Child neglect on the rise in Mfuleni

A group of organisations met in Mfuleni to raise awareness about child neglect.

Police and advocacy groups working in Mfuleni say they are concerned about the high incidents of child neglect in the area.

On Thursday September 8, the organisations, led by Afrika-Tikkun in partnership with the University of the Western Cape student social workers, conducted a door-to-door campaign, in Burundi informal settlement, distributing pamphlets, asking parents to treat children well and also advising residents where they can direct their different complaints.

Sive Mcunukelwa, student social worker, said after noticing cases of child abuse they decided to partner with various stakeholders to handle the issue. He said research by students showed that Mfuleni, in particular Burundi, had a high number of incidents of child neglect.

He said child neglect, in turn, impacted the children’s behaviour – and sometimes they suffered emotional trauma.

Mr Mcunukelwa said at times children suffered physical harm and emotional distress.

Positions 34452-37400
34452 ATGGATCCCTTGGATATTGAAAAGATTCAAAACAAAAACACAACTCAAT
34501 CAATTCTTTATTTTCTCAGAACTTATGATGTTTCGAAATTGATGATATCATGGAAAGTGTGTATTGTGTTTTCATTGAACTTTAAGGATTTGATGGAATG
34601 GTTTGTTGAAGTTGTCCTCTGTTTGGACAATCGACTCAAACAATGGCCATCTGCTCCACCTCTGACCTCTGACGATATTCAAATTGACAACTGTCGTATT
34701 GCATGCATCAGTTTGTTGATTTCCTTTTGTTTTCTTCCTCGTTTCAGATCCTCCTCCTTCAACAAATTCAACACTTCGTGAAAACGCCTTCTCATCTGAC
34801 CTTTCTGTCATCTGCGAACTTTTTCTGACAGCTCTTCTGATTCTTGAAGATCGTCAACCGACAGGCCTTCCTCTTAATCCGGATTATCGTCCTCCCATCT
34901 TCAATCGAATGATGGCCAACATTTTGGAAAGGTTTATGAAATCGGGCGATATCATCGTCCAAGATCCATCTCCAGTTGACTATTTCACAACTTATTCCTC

“Parents, need to adopt a certain culture of treating their children. It is no longer that time when assault was viewed as the best way to discipline children. We need to teach children when to come home and when is play time.

“ Communication with children is vital,” he said.

The Department of Social Development’s Nomfezeko Majalamba said the day had been fruitful and that they had decided to launch a forum of stakeholders to tackle social ills around Mfuleni.

“One of the daunting tasks we have is not knowing each other as stakeholders. This is one way to meet, communicate and forge a way forward.

“This campaign will not only help residents but will help us know where to refer people who come with challenges that do not fall within the scope of your work. I guess the purpose has been achieved,” he said.

Burundi resident Phumla Jwambi welcomed the move, saying the groups should protect parents from children’s bad behaviour. “I think children are abusing us. They behave badly. But I hope this will be good for our children because they are involved in gangs and do not want to go to school. Surely this will eliminate our problems,” she said.

Mfuleni SAPS spokesperson Captain Nomathemba Muavha commended the stakeholders for coming together and said such a forum was long overdue. She confirmed that child neglect cases were on the rise in the area. “We are having some serious cases, but we are dealing with them.

“We are also dealing with them by way of campaigns such as this one. Quite recently we were in Bardale tackling these issues. I am happy when non-governmental organisations also intervene,” she said.